Florida A & M University is tearing down nearly half of its dorms makring the start of an overhaul of campus housing.
Walking onto FAMU’s campus it may sound like an construction zone. That’s because bulldozers have begun tearing out the walls at Diamond, McGuinn, Cropper and Wheatley Halls.
FAMU President Larry Robinson says Truth, Paddyfote and Palmetto North are all slated to be demolished as well.
Robinson says the move is long overdue, epecially for Diamond and McGuinn.
“They’re not functional," he said. "We’re paying for maintaining those without generating any revenue because as long as they’re standing there’s a certain degree of maintenance that we have to do. That includes some utilities we have to pay for, and until we demolish them we would have to continue to do that."
Diamond and McGuinn are being replaced with a $2.7 million amphitheater proposed by the Student Government Association with the student body paying more than half of the fees.
But students have questions about the plans.
“We lack housing or the housing is on the way out--like, Paddyfote and Truth are really struggling," said Kaitlin Haynes, an English major. "And even palmetto south and phase and struggling. When I lived in both Palmetto South and [the] Phase, the pipes burst multiple times. So, it’s like, why are we building an amphitheater when we need more housing and our enrollment keeps going up?”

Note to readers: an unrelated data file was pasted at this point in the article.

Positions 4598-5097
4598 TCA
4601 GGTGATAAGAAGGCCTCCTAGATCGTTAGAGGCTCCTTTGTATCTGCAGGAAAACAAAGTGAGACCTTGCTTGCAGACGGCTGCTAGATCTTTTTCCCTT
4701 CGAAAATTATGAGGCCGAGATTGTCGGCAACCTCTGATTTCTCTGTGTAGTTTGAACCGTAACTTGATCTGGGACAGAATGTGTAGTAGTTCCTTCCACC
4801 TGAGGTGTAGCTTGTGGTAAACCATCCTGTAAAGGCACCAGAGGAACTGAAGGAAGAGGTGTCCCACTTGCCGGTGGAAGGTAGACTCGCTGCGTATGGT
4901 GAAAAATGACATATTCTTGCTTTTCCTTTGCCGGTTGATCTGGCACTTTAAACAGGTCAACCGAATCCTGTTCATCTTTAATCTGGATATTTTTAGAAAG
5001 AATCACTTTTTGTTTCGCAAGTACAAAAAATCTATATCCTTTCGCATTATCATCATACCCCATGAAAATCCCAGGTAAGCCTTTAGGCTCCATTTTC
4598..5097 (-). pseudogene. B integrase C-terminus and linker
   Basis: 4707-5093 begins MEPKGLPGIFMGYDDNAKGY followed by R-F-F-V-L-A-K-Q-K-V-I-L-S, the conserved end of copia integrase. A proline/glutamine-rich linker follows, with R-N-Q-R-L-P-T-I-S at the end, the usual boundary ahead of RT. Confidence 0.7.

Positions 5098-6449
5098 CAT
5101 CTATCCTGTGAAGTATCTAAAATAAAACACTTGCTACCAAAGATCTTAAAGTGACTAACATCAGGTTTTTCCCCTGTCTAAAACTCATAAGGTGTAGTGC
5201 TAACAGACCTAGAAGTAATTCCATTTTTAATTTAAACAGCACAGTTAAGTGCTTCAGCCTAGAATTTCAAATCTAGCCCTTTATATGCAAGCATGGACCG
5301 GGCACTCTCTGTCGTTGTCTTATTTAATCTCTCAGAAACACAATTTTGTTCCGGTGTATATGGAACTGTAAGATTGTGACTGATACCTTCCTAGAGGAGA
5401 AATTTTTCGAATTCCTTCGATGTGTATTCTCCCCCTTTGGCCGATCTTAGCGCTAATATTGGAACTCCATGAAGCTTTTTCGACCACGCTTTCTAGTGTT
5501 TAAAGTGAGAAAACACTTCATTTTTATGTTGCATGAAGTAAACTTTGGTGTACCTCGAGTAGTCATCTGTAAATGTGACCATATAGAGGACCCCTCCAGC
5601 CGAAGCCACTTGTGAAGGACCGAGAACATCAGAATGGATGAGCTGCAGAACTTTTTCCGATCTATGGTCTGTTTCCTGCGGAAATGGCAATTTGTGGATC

FAMU Housing posted a picture of the demolition on Twitter and Instagram causing an outcry of sadness and reminiscing from students and alumni.
Robinson says renovations weren’t possible for the dorms and would have been too expensive. It’s cheaper to tear down and build elsewhere.
He says he's been asked about rebuilding new dorms on the site, but "that wouldn’t work because of the infrastructure, the age of the infrastructure beneath that facility and in that particular location."
The university is constructing its new dorm facility with a low-interest loan from the United States Department of Agriculture. It's also using that program to refinance existing loands and Robinson says teh savings from that refinancing will be used to address additional renovation and maintenance needs.
A new dorm with 700 rooms is slated for reconstruction near Martin Luther King Boulevard and Osceola Street.